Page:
During the recent mid-term election, voters across the country voiced their will on more than just which politicians or political party they wanted to see in power for the next term. Voters in Oklahoma voted on whether or not Sharia, Islamic law, should or should not be used or considered within the state’s court system. Seventy percent–that’s right, seven out of ten Oklahoma voters—said no to Sharia and international law, and within days Oklahoma’s chapter of CAIR, the Council on American-Islamic Relations, filed a lawsuit against the Oklahoma State Election Board. As reported by Rachel Slajda of TPM Muckracker, Muneer Awad, director of the Oklahoma branch of CAIR who filed the suit, says that the new Oklahoma law violates his First Amendment rights, including his personal desires for actions to be taken after his death.
Two questions should be forwarded to Muneer Awad, American Muslims and visitors who feel that a rejection of Sharia law within the American court system is worthy of court litigation. The first question is, what are the true motivations for the opposition of the American justice system applying its own laws within a sovereign nation? The second question is, just what country do you think you are living in? Omar Sacirbey from the Religion News Service reports a conversation with Sarah Albahadily, a 27-year-old American-born Muslim woman, who said after Oklahomans voted on State Question 755, barring Sharia law from American courts, that she felt less at home in the state. Specifically, she said, “It’s disheartening, even though it was expected, you still feel the blow.” Statements like these leave me in a state of bewilderment. How can the enforcement of American law within America be felt as an emotional blow? What would be the end result of subverting American law with a Middle Eastern form of law such as Sharia?
In a summary supplied by the Council on Foreign Relations, Islamic Law in Sharia, known as “the path” in Arabic, is described as a guide for all aspects of a Muslim’s daily life. The conflicts coming from having Sharia in American law would be immediate. There is little doubt that to place a foreign legal system that dictates all matters of familial, financial, religious and criminal matters will bring drastic, detrimental conflict to the American legal justice system. From the background supplied by the CFR, we only have to look to what punishments are called for under “hadd” crimes as prescribed by Sharia law to bring the point home.
Five different crimes fall under the “hadd” category: unlawful sexual intercourse, false accusation of unlawful sexual intercourse, the consumption of alcohol, theft and highway robbery. Punishments for such offenses under Sharia may include flogging, stoning, amputation, exile or execution. Sound like the American way? Sounds more like a trip back in the Dark Ages. Sharia also embodies the well-documented honor killings for daughters and wives who were deemed to have brought shame to the family, not to mention genital mutilation, adolescent marriages, polygamy and gender-biased inheritance rules. Do people like Muneer Awad feel that these aspects of Sharia are necessary for First Amendment rights in America’s Constitution to be valid? Would subverting American law for individuals who commit honor killings or genital mutilations add to the “homey” aspects of the Sooner state? While the dangerous trend these days is to attack the exercising of state rights, Oklahoma voters deserve answers to questions such as these before their voices, and their state, are blacklisted alongside others such as Arizona.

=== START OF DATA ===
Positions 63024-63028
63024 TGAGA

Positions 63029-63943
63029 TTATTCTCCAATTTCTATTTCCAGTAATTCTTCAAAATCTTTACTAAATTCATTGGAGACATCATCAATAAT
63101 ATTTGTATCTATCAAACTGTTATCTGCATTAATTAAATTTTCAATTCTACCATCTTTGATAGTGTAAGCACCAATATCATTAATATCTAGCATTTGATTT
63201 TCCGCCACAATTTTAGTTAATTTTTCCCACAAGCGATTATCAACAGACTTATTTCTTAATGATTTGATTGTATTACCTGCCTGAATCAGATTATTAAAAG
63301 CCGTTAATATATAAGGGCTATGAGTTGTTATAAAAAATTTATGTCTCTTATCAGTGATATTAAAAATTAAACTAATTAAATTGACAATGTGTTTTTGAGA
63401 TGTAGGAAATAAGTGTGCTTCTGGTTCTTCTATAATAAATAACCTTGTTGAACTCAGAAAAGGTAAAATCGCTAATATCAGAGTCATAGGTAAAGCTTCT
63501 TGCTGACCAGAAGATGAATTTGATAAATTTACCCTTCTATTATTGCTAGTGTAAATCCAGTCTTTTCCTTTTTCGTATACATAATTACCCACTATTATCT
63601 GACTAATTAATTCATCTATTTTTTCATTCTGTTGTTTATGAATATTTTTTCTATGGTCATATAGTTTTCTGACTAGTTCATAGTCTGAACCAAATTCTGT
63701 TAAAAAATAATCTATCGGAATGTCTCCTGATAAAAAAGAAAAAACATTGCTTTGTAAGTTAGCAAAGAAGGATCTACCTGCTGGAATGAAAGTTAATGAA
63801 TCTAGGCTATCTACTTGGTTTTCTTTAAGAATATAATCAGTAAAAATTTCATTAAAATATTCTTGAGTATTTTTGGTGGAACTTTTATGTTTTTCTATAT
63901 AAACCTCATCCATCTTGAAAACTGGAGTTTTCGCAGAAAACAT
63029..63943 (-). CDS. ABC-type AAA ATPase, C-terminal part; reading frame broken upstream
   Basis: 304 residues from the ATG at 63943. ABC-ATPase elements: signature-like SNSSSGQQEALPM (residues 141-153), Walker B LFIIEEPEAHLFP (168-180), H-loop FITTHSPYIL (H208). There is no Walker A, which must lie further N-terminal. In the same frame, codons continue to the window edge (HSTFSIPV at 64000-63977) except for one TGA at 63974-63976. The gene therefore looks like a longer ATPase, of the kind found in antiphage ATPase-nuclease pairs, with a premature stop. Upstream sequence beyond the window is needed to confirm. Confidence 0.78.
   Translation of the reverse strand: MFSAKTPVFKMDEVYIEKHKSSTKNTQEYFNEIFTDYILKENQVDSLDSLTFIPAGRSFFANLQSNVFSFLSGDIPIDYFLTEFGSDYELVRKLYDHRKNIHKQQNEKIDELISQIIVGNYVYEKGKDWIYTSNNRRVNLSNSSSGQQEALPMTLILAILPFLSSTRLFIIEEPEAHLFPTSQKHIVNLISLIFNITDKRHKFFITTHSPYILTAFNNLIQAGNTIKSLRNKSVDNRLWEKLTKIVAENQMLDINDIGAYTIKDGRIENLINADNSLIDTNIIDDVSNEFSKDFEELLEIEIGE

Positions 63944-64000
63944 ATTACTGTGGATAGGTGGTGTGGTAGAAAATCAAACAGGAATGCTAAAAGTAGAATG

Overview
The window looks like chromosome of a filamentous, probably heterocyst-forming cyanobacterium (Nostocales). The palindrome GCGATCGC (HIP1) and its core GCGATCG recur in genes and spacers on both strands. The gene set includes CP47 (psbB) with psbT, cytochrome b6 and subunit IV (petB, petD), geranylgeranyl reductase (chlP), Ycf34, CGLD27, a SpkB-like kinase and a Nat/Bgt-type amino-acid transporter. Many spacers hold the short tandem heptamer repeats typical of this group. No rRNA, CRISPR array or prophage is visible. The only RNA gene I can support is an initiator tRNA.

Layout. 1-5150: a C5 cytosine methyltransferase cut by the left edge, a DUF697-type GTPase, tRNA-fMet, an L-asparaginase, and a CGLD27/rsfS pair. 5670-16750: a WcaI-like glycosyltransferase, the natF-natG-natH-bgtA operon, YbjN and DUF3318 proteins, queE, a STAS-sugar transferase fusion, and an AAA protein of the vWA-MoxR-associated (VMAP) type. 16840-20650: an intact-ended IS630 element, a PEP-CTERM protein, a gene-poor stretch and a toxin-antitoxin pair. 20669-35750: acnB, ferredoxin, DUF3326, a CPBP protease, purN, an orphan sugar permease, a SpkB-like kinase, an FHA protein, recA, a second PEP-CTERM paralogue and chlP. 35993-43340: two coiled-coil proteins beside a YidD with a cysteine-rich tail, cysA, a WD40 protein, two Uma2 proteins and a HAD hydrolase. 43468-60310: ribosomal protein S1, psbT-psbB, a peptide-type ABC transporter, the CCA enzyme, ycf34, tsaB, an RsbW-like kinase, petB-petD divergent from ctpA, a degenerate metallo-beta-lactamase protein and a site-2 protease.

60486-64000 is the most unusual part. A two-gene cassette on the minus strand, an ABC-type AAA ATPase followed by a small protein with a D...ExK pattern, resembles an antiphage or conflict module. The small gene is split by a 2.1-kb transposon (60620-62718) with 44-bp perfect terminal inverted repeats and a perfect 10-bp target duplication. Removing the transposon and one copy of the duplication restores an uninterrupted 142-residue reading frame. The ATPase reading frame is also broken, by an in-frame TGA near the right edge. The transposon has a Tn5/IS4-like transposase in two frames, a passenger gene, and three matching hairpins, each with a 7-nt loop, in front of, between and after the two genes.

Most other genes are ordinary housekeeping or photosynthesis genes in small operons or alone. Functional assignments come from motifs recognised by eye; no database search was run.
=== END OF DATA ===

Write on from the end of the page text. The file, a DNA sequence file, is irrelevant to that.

Some that may wish to push the Sharia agenda at worst, or to be apathetic to its dangers at best, say that Oklahoma’s lawmakers and voters are premature to address this issue as it has not yet been a factor in Oklahoma courts. Really, this question is of little importance when compared to Oklahoma’s right to deal as a sovereign state with the issues it finds important. If we were to poll the estimated 30,000 Oklahoma Muslims along with Oklahoma’s total population of 3.5 million citizens, I believe that Sharia law would be strongly rejected by a majority of all Oklahoma residents. But even so, groups like CAIR and their lackeys in the American Civil Liberties Union are framing the issue of the affirmation of the American court system as unconstitutional and the safeguarding of all American people as an exercise in Islamophobia. It appears that something dark and sinister may be afoot within the upcoming Oklahoma Sharia litigation, and Americans should be privy to the truth. Groups like CAIR and the ACLU should be made to more fully explain their motivations for opposing state’s right in Oklahoma and its people’s desire to uphold American law.
Paul A. Ibbetson is a former Chief of Police of Cherryvale, Kansas, and member of the Montgomery County Drug Task Force. Paul received his Bachelor’s and Master’s degrees in Criminal Justice at Wichita State University, and is currently completing his Ph.D. in Sociology at Kansas State University. Paul is the author of the several books including the 2010 release, “Oliver’s Tale: A Squirrel’s Story of Love, Courage, and Revolution.” Paul is also the radio host of the Kansas Broadcasting Association’s 2008, 2009 and 2010 Entertainment Program of the Year, Conscience of Kansas airing on KSDB Manhattan 91.9 FM, www.ibbetsonusa.com. For interviews or questions, please contact him at [email protected]